Absurdly Driven looks at the world of business with a skeptical eye and a firmly rooted tongue in cheek.

Let's get the invective and the tweets out of the way first.

Donald Trump thinks that any NFL player who made a silent protest against the treatment of minorities in the US by sitting or kneeling during the National Anthem should be told by the team owner: "Get that son of a b**** off the field right now, he's fired. He's fired!"

As leadership styles go, that doesn't seem too 21st. century, especially when it comes to managing millennials.

Still, by Saturday the president tried to put another black sports star in his place. This time, the Golden State Warriors' Stephen Curry, who said he wouldn't go to Trump's White House with his team, should an invitation be extended.

Trump tweeted his displeasure.

Curry's torrent of tears is currently flooding the Bay Area.

There was an interlude when another NBA star -- the Cleveland Cavaliers' LeBron James -- responded in somewhat Trumpish tones.

At the time of writing it enjoys almost 10 times as many Twitter likes and retweets as does Trump's. Data is everything these days, right?

But if you're really looking for true leadership in all this, perhaps it's worth contemplating what the Golden State Warriors said.

The team issued a statement, rather than a tweet.

Like Mr. Smith, the Warriors will go to Washington. Well, they have to. They have a game there.

They won't, however, protest. Instead, the team will behave "constructively" to "celebrate equality, diversity and inclusion, the values that we embrace as an organization."

Sometimes, fighting means doing what you think is right for yourself and others, rather than getting into an insultfest, however tempting that might be.

Sometimes, leading means talking less and doing more.

I can't help thinking, indeed, that the contrast between the way Curry and the Warriors have behaved reflects a completely different sense of leadership from Trump's.

It isn't Trump's Leadership by Force. It's Leadership by Thought.

Leadership by Force.

Leadership by Force is all about gaining power, wielding it as a weapon and believing that the sheer force of your own personality will attract everyone to your side. Or else.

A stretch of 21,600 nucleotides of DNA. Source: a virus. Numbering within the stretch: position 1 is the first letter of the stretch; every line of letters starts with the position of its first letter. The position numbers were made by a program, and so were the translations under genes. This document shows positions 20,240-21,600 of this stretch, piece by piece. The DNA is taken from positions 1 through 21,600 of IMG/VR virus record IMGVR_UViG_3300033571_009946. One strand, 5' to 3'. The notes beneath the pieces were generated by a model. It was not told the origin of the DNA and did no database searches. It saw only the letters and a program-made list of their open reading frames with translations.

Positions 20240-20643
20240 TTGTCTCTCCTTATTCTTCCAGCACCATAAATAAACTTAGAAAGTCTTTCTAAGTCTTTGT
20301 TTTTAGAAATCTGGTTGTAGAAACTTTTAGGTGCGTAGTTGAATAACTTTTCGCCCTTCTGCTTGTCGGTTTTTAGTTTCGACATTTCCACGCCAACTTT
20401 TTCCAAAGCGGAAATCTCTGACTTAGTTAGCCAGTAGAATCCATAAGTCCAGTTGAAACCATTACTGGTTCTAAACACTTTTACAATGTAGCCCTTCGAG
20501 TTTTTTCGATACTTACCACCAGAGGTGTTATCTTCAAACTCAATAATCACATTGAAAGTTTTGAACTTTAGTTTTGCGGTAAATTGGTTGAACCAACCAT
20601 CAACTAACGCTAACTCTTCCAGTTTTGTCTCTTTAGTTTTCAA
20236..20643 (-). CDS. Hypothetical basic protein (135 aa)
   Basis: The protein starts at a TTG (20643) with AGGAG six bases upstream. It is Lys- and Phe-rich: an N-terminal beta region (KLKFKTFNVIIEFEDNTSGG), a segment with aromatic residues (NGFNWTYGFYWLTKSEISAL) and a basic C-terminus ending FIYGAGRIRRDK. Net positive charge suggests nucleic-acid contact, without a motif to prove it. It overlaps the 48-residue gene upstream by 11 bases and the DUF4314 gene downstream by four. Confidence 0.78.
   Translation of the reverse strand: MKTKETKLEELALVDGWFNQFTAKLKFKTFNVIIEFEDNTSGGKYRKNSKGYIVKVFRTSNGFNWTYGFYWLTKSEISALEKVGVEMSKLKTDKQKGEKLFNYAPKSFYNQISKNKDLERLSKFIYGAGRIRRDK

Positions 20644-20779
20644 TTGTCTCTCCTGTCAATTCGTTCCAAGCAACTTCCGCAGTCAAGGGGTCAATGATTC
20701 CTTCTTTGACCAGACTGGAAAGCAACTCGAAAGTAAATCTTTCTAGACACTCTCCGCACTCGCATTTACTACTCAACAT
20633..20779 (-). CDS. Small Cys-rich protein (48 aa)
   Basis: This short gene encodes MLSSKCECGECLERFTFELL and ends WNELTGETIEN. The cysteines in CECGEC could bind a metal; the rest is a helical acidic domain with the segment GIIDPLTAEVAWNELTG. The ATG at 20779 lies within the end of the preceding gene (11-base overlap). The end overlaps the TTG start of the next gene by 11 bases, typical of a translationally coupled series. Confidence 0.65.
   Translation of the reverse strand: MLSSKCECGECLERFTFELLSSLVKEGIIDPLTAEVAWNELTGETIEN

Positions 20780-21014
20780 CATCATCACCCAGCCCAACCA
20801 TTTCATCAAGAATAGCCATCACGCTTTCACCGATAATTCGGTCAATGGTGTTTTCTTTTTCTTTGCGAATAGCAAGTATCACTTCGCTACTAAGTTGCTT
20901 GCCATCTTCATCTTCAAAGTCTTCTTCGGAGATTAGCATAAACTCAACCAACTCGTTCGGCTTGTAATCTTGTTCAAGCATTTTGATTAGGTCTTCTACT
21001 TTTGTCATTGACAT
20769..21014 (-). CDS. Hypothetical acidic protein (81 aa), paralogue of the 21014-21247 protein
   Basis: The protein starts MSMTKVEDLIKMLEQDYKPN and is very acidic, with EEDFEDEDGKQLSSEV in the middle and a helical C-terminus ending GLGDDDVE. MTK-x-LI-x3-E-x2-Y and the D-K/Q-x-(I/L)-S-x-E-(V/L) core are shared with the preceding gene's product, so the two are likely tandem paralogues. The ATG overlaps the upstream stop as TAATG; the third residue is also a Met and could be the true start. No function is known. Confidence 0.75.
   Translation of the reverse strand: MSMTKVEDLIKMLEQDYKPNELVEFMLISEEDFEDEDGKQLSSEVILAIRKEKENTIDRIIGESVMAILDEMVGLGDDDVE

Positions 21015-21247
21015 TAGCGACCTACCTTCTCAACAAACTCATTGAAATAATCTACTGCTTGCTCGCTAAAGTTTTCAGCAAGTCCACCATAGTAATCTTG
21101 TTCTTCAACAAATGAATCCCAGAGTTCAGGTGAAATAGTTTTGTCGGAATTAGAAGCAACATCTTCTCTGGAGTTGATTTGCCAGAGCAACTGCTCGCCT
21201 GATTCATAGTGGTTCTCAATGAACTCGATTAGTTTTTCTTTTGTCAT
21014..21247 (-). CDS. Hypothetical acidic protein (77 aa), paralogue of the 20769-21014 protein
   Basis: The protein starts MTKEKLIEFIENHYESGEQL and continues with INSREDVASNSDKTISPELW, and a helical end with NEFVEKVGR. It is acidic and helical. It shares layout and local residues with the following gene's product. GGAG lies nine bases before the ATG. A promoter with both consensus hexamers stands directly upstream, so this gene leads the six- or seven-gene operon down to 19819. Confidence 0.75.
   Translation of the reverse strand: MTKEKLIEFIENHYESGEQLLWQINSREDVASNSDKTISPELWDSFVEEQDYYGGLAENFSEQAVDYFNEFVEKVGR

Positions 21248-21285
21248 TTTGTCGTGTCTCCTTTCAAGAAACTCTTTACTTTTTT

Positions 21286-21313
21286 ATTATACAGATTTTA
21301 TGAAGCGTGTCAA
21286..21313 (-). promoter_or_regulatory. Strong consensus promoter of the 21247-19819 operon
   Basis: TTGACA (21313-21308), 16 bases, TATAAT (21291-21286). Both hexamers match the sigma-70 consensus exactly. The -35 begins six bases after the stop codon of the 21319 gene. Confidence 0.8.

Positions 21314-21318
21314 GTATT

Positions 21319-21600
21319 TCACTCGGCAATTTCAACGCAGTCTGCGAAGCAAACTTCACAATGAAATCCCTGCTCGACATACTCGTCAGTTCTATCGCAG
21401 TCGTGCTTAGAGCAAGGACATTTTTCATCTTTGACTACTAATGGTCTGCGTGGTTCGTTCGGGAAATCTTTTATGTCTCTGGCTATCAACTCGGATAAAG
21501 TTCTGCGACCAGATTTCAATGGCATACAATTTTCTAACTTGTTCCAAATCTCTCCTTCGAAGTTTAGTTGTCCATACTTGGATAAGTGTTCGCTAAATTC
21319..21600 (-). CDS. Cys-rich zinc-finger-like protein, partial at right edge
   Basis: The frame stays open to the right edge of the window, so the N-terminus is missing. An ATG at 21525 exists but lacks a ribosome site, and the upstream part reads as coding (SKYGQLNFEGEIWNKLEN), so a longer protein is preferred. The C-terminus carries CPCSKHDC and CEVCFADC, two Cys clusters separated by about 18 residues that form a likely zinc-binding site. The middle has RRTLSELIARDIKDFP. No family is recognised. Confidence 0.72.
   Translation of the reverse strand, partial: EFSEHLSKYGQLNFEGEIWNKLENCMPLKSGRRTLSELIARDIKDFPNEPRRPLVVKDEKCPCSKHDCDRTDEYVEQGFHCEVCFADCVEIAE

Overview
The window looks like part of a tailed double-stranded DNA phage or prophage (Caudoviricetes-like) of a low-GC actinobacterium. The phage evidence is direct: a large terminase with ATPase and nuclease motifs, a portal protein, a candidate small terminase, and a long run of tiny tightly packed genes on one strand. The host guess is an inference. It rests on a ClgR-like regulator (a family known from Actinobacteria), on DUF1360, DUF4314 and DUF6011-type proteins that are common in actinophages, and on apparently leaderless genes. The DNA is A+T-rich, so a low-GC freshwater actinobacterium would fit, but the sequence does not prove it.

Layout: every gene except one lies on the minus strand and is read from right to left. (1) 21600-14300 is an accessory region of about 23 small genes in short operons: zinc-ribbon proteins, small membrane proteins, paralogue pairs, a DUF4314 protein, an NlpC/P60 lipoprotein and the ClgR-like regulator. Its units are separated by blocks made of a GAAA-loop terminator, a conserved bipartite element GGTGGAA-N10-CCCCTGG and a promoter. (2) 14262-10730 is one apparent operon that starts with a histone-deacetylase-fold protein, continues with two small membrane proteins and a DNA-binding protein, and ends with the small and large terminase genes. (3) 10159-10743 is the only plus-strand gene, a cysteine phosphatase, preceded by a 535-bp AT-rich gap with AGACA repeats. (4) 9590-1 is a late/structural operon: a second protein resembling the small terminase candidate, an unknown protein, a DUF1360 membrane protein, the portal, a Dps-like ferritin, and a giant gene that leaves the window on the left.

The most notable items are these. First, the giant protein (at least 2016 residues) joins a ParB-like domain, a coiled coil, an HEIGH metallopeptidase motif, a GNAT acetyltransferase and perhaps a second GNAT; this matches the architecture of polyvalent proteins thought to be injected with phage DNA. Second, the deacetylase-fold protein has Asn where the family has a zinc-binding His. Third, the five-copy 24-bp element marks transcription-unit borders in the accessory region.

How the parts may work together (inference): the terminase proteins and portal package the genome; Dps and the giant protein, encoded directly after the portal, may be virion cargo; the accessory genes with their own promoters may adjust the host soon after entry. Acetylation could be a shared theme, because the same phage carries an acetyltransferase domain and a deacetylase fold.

This isn't, as some might be tempted to believe, just a style favored by some of Trump's generation.

Perhaps the most classic modern example is Uber.

Former CEO Travis Kalanick, seemed to believe he could trample all over laws, cities, competitors and even his own drivers.

He was right and everyone would come around.

He neither bothered to ask for permission nor forgiveness. You were either with the bros or you were bro'd-kill.

Look now. A new CEO, the not-so-bro Dara Khosrowshahi, is only beginning to (try to) clear up the mess the Force wrought.

As a short-term strategy, some found Kalanick's marauding enticing. Investors, for example. Many of Uber's employees, however, subsequently admitted they found it disgraceful.

Now, Khosrowshahi is telling his staff that it's time for "self-reflection."

"It really matters what people think of us," he said in a staff email.

At some point, you end up having to think about what you're doing. At some point.

Leadership by Thought.

The core of Leadership by Thought lies in looking beyond yourself.

The force of your personality and power is rarely going to carry large numbers of people over an extended period of time.

Instead, those who believe in Leadership by Thought know that every day involves managing and anticipating ever-shifting human moods with ever-shifting human priorities.

They know that just telling people what to do, without inspiring them and offering them new opportunities, is ultimately a losing proposition.

They know that at least tinges of meaning and truth can go a long way.

Even Facebook CEO Mark Zuckerberg, long enamored of forcing the world to his company's will by moving fast and breaking things, now realizes that he has to do a lot more thinking, in case his own company suffers a little breakage or two.

Force Yourself To Look At The Results.

Sports stars stood against Trump. Public figures rebuked him.

The NFL, a bastion of conservatism, came out against him. In a conservative way, of course.

Some teams and owners even put out their own statements criticizing his views and supporting the players.

Yet Trump doubled down. With a tweet, of course.

The result? For the first time, a baseball player -- Bruce Maxwell of the Oakland A's kneeled during the National Anthem. He's the son of a military family.

And then it escalated.

Even one of Trump's close friends, New England Patriots owner Robert Kraft, rebuked the president.

And then Warriors coach Steve Kerr offered a few words, too.

Among them: "In his tweet to Steph, Trump talked about honoring the White House but, really, isn't it you who must honor the White House, Mr. President? And the way to do that is through compassion and dignity and being above the fray. Not causing the fray."

Meanwhile, the Warriors will soon begin their season and focus on winning, inspiring their fans, hoping that opposing fans won't hate them too much, working in the community and laughing a little along the way.

Because they know that leadership isn't just about them.